But few fans now think of G2 as Spanish, other than the times they are very visibly reminded with Spanish-flag-themed jerseys. Rather, G2 are Europe. They are the continent’s most popular team, a title once held by Rodríguez’s rival Fnatic.
Expanding to New York and the U.S. seems like the next logical step for G2. The team was one of four European League of Legends Championship Series teams who once applied for franchise spots in North America (G2 made it further than the other three in the application process, even receiving an interview with Riot Games in Los Angeles). They were ultimately declined, but their desire to branch out continued. When the European LCS proposed a geolocated model, G2 asked to play in London. The company eventually relocated to Berlin from Madrid in May 2017.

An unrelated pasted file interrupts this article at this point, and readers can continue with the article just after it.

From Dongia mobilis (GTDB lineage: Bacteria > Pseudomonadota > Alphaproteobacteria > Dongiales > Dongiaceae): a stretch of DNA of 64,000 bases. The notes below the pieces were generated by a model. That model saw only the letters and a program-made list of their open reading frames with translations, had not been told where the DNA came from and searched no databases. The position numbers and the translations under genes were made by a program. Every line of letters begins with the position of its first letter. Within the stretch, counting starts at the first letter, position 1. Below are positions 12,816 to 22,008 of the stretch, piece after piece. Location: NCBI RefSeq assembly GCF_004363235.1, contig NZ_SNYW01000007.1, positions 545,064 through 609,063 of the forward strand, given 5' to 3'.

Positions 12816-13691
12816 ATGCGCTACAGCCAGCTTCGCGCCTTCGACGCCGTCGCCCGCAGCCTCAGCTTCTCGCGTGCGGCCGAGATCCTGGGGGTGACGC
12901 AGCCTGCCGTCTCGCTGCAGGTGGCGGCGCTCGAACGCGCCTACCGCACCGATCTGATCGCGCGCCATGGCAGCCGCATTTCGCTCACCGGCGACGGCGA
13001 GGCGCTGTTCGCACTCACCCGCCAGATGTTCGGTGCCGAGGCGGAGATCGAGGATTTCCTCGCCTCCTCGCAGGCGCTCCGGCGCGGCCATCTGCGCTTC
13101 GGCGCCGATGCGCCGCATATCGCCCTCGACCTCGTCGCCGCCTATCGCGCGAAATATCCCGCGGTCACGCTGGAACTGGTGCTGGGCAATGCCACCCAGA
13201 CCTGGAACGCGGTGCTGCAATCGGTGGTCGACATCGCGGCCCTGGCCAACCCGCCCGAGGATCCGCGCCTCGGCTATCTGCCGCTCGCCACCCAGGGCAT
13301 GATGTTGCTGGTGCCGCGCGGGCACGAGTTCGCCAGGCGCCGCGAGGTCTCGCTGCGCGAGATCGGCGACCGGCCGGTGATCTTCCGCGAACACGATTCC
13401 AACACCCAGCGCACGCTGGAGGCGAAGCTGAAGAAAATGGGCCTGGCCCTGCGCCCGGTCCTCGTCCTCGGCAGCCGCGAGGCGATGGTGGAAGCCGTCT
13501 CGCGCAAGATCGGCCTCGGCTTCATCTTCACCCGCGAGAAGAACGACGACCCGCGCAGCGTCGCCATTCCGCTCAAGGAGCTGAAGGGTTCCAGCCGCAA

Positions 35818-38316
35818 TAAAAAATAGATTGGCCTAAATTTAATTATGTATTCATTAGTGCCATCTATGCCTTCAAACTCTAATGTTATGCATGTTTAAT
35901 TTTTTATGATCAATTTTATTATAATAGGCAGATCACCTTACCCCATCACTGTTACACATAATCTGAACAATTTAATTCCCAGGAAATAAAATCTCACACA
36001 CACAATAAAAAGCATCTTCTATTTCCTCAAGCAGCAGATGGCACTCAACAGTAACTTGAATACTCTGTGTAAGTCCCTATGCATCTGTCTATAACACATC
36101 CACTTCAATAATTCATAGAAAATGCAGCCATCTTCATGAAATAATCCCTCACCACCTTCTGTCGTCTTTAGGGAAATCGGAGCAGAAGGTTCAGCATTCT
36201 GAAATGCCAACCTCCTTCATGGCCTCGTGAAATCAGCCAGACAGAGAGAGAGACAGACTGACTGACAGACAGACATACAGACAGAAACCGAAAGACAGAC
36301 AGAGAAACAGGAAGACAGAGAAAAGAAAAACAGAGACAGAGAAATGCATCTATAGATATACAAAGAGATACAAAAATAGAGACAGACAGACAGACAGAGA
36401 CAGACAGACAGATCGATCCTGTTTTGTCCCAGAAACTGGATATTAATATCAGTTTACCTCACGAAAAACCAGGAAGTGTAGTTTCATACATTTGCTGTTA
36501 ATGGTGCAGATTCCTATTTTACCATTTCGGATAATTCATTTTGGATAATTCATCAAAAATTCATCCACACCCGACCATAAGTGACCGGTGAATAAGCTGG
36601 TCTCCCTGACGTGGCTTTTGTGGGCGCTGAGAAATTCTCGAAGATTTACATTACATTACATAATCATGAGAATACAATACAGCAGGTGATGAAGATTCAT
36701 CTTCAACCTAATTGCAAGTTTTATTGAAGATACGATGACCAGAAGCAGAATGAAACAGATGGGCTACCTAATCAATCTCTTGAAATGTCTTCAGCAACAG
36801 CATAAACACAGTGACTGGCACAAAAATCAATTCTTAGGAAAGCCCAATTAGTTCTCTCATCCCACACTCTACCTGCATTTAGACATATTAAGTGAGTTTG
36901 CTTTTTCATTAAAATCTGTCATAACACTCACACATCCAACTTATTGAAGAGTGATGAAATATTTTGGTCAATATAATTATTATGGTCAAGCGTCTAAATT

Everywhere he has gone in the past four years, Rodríguez’s infectious, loud personality has captured the room. It’s nothing new for him, he said, citing childhood memories of being the clown who got kicked out of class, only to see the teacher snickering at his jokes on the way out.
What is new, though, is Rodríguez’s approach.
In the past five years, the player-turned-owner has rehabilitated a public image that was among the worst in League of Legends. Gamers2 faced payment scandals with coaches, followed by abrasive statements on social media and Reddit by Rodríguez, who was relentless in his stubbornness. He was in the right, he believed, and he was going to tell everyone.